Significant limitaiton prong of Ins Law 5102(d)June 18, 2018
Schaubroeck v Moriarty, 2018 NY Slip Op 04453 (4th Dept. 2018)
It is an obsession of mine. When someone gets into an accident where the threshold applies, has made a complete recovery and can still recover under a non 90-180 basis. I observed intermittently on here (this is a no fault and not a PI blog) the decoupling years ago of the permanent consequential and significant limitation prong of Ins Law 5102(d). It is an issue that we do not see too much but it is interesting when we see it.
(1) The report of defendant’s expert physician “does not establish that plaintiff’s condition is the result of a preexisting degenerative [condition] inasmuch as it fails to account for evidence that plaintiff had no complaints of pain prior to the accident’ ” (id. at 1842; see Thomas v Huh, 115 AD3d 1225, 1226 [4th Dept 2014]). Inasmuch as defendant failed to meet his initial burden on the motion with respect to causation, there is no need to consider the sufficiency of plaintiff’s opposing papers on that issue (see Sobieraj v Summers, 137 AD3d 1738, 1739 [4th Dept 2016]). (First observation on causation)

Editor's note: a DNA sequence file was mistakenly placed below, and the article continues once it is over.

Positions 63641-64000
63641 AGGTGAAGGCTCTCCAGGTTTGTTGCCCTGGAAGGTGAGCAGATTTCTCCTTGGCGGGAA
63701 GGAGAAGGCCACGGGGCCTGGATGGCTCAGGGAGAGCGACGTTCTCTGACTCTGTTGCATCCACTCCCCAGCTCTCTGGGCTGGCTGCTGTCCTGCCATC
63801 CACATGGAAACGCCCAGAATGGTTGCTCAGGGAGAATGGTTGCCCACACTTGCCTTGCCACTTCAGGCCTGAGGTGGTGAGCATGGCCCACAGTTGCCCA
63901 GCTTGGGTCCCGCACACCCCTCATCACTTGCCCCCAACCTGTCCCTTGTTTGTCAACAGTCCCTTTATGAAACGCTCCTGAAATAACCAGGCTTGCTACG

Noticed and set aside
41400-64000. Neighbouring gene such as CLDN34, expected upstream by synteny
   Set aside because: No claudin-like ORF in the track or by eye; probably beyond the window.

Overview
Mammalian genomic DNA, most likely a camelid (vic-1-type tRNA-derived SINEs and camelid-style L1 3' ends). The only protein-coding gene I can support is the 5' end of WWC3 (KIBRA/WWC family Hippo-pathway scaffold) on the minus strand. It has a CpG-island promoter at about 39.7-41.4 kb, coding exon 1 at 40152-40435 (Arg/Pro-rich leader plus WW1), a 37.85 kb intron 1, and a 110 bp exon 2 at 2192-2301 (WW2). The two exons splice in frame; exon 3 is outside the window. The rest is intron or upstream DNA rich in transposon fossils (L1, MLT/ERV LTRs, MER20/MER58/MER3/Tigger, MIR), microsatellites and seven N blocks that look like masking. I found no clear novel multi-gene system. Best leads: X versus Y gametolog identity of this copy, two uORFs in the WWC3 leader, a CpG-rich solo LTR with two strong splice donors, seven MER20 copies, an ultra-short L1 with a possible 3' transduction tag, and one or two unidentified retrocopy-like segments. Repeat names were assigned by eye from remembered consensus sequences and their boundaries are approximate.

(2) “Contrary to defendant’s further contention, we conclude that the court properly denied that part of the motion with respect to the significant limitation of use category. Even assuming, arguendo, that defendant made a “prima facie showing that plaintiff’s alleged injuries did not satisfy [the] serious injury threshold” with respect to that category (Pommells v Perez, 4 NY3d 566, 574 ), we conclude that plaintiff’s submissions in opposition to the motion raised an issue of fact. Those submissions included the affirmation of plaintiff’s treating physician, who, after reviewing plaintiff’s medical records and imaging studies, opined within a reasonable degree of medical certainty that plaintiff sustained a folded flap tear at the junction of the mid-body and posterior horn of the meniscus of his right knee, and lateral and medial meniscus tears of both knees that required surgery and were causally related to the accident. He further opined that, consistent with what he observed on the MRI and his observations during plaintiff’s surgery, the meniscus tears limited plaintiff’s ability to walk, sit for long periods, turn, twist, drive for long periods, climb stairs, and walk on uneven surfaces (see Lopez v Senatore, 65 NY2d 1017, 1020 ; LoGrasso v City of Tonawanda, 87 AD3d 1390, 1391 [4th Dept 2011]).”